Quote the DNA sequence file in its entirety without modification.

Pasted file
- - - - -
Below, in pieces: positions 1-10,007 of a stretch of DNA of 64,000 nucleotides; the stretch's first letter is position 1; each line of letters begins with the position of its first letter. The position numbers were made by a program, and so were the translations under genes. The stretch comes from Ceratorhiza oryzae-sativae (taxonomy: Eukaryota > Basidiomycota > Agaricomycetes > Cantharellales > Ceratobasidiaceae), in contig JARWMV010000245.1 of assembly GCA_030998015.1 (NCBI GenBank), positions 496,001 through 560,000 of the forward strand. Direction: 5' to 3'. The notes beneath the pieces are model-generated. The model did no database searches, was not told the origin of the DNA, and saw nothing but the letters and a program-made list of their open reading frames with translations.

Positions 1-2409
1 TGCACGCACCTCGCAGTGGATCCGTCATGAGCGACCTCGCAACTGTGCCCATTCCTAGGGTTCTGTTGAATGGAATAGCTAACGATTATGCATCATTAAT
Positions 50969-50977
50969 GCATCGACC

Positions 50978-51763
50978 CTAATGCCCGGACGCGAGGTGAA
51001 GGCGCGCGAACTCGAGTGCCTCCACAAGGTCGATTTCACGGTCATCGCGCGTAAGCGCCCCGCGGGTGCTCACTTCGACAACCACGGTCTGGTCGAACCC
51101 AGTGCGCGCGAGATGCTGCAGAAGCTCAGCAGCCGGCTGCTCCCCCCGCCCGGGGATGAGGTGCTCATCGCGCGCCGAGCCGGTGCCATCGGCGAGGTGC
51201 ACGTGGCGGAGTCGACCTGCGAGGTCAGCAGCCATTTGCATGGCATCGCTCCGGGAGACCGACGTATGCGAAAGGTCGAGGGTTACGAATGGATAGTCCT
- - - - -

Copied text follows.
Below, in pieces: positions 1-10,007 of a stretch of DNA of 64,000 nucleotides; the stretch's first letter is position 1; each line of letters begins with the position of its first letter. The position numbers were made by a program, and so were the translations under genes. The stretch comes from Ceratorhiza oryzae-sativae (taxonomy: Eukaryota > Basidiomycota > Agaricomycetes > Cantharellales > Ceratobasidiaceae), in contig JARWMV010000245.1 of assembly GCA_030998015.1 (NCBI GenBank), positions 496,001 through 560,000 of the forward strand. Direction: 5' to 3'. The notes beneath the pieces are model-generated. The model did no database searches, was not told the origin of the DNA, and saw nothing but the letters and a program-made list of their open reading frames with translations.

Positions 1-2409
1 TGCACGCACCTCGCAGTGGATCCGTCATGAGCGACCTCGCAACTGTGCCCATTCCTAGGGTTCTGTTGAATGGAATAGCTAACGATTATGCATCATTAAT
Positions 50969-50977
50969 GCATCGACC

Positions 50978-51763
50978 CTAATGCCCGGACGCGAGGTGAA
51001 GGCGCGCGAACTCGAGTGCCTCCACAAGGTCGATTTCACGGTCATCGCGCGTAAGCGCCCCGCGGGTGCTCACTTCGACAACCACGGTCTGGTCGAACCC
51101 AGTGCGCGCGAGATGCTGCAGAAGCTCAGCAGCCGGCTGCTCCCCCCGCCCGGGGATGAGGTGCTCATCGCGCGCCGAGCCGGTGCCATCGGCGAGGTGC
51201 ACGTGGCGGAGTCGACCTGCGAGGTCAGCAGCCATTTGCATGGCATCGCTCCGGGAGACCGACGTATGCGAAAGGTCGAGGGTTACGAATGGATAGTCCT